The importance of appointing an enduring guardian

The Grattan Institute has just released a report “Dying Well” noting that although 70% of Australians want to die at home, only 14% end up doing so, with the rest passing away in hospital or aged care facilities.  The report encourages policy and attitudinal change to assist people to “die well” – at home and in home-like environments, surrounded by family, friends and effective services.

Palliative care

Interestingly, the report encourages the wider use of “advanced care plans”, by which someone can give instructions as to the type of health care they wish to receive if they become so seriously ill that they are no longer able to give such direction.

At this stage, advanced care plans have no legal status in NSW – there is no “advanced care plan” legislation nor a prescribed form to use.  At best, the NSW Department of Health has published its Advance Planning for Quality Care at End of Life Action Plan 2013-2018.

The Plan notes that the hierarchy of who can consent to medical treatment for a person incapable of doing so for themselves is as follows (Guardianship Act 1987 (NSW)):

  • the patient’s lawfully appointed guardian (such as a guardian appointed pursuant to an Appointment of Enduring Guardian);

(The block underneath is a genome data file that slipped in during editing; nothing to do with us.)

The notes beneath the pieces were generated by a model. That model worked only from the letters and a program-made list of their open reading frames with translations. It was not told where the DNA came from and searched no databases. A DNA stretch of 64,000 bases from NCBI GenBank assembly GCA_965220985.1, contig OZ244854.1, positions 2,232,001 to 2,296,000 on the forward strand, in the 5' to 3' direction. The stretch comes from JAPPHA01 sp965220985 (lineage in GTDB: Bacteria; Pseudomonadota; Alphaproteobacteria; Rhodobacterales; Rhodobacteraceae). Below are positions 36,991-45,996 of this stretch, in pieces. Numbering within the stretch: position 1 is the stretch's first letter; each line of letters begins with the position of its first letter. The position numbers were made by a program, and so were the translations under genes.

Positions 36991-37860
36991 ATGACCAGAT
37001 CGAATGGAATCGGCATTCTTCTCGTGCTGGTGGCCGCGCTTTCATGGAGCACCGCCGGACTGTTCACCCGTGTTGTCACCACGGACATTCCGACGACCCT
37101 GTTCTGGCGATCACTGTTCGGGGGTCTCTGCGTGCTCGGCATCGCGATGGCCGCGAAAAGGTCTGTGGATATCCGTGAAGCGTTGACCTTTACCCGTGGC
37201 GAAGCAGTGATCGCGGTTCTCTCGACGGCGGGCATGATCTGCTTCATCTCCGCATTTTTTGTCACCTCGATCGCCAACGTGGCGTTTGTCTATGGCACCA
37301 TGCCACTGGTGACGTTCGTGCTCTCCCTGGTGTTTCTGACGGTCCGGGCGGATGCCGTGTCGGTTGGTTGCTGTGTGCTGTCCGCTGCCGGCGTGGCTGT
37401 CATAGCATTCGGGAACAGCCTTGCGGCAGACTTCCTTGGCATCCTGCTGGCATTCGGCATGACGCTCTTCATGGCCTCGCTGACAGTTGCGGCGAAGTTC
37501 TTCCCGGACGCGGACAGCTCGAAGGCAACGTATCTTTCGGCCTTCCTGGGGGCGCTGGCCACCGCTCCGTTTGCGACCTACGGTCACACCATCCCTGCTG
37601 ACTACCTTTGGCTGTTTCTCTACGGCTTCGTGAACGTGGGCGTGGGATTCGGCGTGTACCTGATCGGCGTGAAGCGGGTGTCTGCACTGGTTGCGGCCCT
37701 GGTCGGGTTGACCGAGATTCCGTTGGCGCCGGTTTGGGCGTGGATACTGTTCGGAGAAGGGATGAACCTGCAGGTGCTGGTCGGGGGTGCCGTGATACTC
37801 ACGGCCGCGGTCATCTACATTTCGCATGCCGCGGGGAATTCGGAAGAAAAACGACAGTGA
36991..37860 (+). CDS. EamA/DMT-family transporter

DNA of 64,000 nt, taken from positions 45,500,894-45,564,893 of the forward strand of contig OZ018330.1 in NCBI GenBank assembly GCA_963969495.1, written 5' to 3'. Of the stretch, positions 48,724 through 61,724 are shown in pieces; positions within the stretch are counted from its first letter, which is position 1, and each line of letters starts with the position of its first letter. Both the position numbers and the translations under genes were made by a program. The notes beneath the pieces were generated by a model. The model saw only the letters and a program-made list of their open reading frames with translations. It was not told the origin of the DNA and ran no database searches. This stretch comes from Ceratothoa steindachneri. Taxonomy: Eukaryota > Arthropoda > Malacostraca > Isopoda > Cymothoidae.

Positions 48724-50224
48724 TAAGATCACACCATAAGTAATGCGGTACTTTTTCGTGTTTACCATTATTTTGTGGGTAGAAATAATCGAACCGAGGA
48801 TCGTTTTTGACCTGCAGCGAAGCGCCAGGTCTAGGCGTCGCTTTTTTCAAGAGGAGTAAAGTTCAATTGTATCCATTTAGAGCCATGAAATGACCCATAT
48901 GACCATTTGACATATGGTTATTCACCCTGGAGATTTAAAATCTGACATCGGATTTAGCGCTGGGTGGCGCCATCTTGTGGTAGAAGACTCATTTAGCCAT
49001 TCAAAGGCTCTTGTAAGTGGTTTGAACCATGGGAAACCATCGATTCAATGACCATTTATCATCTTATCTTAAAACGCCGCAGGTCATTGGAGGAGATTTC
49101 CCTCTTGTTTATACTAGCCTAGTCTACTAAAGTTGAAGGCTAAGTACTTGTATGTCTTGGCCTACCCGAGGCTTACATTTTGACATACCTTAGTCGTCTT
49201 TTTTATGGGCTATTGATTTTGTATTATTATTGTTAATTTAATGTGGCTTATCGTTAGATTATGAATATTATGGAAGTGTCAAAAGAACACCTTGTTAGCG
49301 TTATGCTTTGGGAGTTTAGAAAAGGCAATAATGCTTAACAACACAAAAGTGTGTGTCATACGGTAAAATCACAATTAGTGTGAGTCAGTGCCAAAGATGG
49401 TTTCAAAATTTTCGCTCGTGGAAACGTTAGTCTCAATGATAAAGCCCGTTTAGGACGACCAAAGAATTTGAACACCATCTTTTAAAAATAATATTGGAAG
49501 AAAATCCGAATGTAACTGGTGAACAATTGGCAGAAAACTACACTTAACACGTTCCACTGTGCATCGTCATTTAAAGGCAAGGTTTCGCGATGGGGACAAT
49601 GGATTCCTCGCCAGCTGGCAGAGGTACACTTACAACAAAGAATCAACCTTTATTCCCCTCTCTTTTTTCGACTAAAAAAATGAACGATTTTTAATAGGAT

• If there is no guardian, the patient’s spouse;
  • If there is no spouse, a person who has care of the patient;
  • If there is no such person, a close friend or family member.

It is important to note that only guardians appointed through formal means are permitted to make end-of-life decisions, such as withdrawing life-sustaining treatment (FI v Public Guardian [2008] NSWADT 263).  Hence why appointing an Enduring Guardian is so important.

Both the community and health professionals need to discuss more openly the limits of health care and people’s wishes to die at home.  Without systemic policy change, it is unlikely that such discussions will occur or that services will be reoriented to meet people’s preferences for dying.

– Grattan Report “Dying Well”

Contact Melissa Lammers on 9526 3444 or mlammers@shirelegal.com.au for further information.

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